Pros: Many great new songs with thoughtful lyrics
Cons: A few don't quite work
The Bottom Line:
A great songwriter
Still challenging me with
Fun and thoughtful songs
Airing My Thoughts on Margaret Becker's Latest
Margaret Becker first made a name for herself in the late 80's as one of the pioneering Christian female rockers. For that time and the Christian music market, she was pretty radical. While her popularity has faded considerably, she still releases projects every few years. Air is the latest, and it's very good.
I will admit I consider myself a marginal Margaret Becker fan at best. Every disc seems to have one or two songs on it that really connect with me on every level, songs I can't listen to enough even years later. Many of the other songs don't connect with me. Part of it is me. Margaret's lyrics are never simple. While I often love that added thought, sometimes I just don't get it. And, yes, sometimes her music is just too rocky for me.
Air finds Margaret doing what she does best, rocking out on 10 new songs. True, we aren't dealing with the old 80's rock she first started with. And that's a very good thing. Still, she proves she can still rock here on such songs as "Said and Done" and "All I Need."
But the first song that caught my ear was "Dear John." The song is at once haunting and joyful. As you might have guessed, it's a break up song of sorts. Written some time after the real break up, it reflects on the change and concludes that she is better off for getting rid of him. While the lyrics say "I've moved on" and "I'm doing really good" I still get a sense of melancholy when I hear it. This song relies heavily on keyboard for the music, and the mid tempo melody is very likely to get stuck in your head.
The disc opener is an upbeat rocker. "Coming up for Air" is a joyful, guitar driven piece about taking time to deal with the changes of life.
While "Fly" takes a bit of time to get to the message, I love it, especially the second verse. Her voice soars on the chorus as she sings about the mystery of flying on faith. And I love what she does with the electric guitar on the verses.
"Said and Done" starts out quiet but really picks up speed and volume for the chorus. In fact, it goes from picked guitar to full on wailing guitar. It's a song of encouragement for someone who has tried, failed, and is now hiding from life. See, "It's not all said and done/Who wrote that anyway?"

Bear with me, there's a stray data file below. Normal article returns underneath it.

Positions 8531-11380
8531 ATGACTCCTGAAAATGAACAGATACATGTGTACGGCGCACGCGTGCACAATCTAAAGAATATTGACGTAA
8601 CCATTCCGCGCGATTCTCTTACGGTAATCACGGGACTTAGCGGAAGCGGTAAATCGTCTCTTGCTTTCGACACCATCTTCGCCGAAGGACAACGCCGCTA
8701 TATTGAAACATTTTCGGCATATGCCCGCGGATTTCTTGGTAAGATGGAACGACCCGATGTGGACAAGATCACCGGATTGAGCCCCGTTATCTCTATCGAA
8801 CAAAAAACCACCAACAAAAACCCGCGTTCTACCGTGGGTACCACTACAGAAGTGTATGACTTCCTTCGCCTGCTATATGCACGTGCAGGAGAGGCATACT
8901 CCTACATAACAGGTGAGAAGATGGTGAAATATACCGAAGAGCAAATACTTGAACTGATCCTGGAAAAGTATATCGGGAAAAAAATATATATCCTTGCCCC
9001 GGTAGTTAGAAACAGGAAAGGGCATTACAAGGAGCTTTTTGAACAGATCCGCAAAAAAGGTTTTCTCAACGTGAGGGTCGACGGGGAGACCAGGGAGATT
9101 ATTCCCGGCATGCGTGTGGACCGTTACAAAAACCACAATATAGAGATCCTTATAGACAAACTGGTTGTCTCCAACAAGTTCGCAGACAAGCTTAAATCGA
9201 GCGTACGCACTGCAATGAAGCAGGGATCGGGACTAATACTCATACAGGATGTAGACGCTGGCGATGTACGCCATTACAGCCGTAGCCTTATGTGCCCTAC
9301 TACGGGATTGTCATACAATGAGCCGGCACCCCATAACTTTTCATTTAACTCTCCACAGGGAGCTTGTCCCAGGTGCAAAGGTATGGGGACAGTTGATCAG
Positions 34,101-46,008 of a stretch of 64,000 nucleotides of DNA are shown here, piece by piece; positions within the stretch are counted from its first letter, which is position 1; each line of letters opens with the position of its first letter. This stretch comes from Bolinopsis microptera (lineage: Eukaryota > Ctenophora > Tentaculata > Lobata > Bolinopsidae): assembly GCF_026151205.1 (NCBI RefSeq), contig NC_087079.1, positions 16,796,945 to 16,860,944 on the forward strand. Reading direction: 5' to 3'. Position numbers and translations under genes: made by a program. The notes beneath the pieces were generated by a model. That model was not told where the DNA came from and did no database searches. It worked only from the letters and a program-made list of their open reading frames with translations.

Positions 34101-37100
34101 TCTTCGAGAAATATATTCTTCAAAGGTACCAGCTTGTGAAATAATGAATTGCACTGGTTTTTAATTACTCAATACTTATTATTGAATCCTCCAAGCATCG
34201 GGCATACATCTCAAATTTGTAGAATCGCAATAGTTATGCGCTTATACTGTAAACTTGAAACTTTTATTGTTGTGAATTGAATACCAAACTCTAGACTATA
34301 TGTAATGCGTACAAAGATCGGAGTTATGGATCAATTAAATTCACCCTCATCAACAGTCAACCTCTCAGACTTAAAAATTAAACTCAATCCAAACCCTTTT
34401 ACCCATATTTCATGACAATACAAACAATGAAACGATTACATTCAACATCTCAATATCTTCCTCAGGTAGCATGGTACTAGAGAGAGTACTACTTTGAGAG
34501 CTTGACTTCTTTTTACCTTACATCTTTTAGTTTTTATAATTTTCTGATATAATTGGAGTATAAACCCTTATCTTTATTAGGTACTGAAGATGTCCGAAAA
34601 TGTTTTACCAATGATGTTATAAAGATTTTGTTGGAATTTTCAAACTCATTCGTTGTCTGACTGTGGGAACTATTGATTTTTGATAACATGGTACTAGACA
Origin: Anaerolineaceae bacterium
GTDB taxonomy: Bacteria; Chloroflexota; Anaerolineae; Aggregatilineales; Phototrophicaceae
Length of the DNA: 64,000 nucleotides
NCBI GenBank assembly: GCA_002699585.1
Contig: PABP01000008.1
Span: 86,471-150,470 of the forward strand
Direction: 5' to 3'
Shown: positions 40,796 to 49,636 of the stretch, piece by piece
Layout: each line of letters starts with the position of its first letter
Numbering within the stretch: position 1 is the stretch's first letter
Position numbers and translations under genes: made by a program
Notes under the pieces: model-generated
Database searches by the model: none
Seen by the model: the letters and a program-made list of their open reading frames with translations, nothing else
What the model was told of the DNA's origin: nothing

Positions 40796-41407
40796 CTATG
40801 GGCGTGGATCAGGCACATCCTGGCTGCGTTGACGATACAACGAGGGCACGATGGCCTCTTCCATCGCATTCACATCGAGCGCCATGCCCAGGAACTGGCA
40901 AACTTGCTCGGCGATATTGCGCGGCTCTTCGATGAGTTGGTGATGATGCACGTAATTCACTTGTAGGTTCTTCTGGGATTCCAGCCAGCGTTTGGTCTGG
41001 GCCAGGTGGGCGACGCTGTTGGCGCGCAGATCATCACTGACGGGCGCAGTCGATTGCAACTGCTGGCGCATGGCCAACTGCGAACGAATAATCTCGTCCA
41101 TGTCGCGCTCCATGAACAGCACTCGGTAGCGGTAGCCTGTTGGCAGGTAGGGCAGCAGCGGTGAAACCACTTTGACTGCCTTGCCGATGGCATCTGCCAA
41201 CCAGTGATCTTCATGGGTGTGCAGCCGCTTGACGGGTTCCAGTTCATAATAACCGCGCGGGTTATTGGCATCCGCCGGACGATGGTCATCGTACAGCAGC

The disc closes with two of the quieter songs and a bit of a contrast in themes. "You're Still God" is a praise song of faith. Margaret sings of how the reminder that God is God helps calm her in the midst of trials. Yet "To be an Indian" asks for the faith to see God working in the winters of life like being able to "Look at the desert/and hear...rain." That second song does use the keyboard to create an interesting background sound that really compliments the song. And her vocals are simply haunting.
"Beautiful" reminds us that God can make anything beautiful. What I like about it is the syncopated rhythm it incorporates.
As with Margaret's other releases, there are a couple misses here. "All I Need" is just too simple. Yes, "Love is all I really need." But give me something else for the chorus. "Surrender" tries me to make a good point about trusting God, but it doesn't work for me.
But I've saved my favorite for last. "Just Isaac" takes it theme from Sarah's attempts to help God give Abraham an heir. It never condemns her for her actions but instead laments the times that Margaret has "helped" God and caused complications instead. The music is simple here, limited to a keyboard and a couple guitars, with a heavy dose of drums. It's one of the slower tracks, which allows us to really hear the emotion in her voice.
I'm glad that Margaret hasn't faded quietly into the night. Air has given me several more great songs that I know I will enjoy for years to come.
CD Length: 38:40
1. Coming up for Air
2. All I Need is Love
4. Just Isaac
6. Said and Done
7. Dear John
9. You're Still God
10. To be an Indian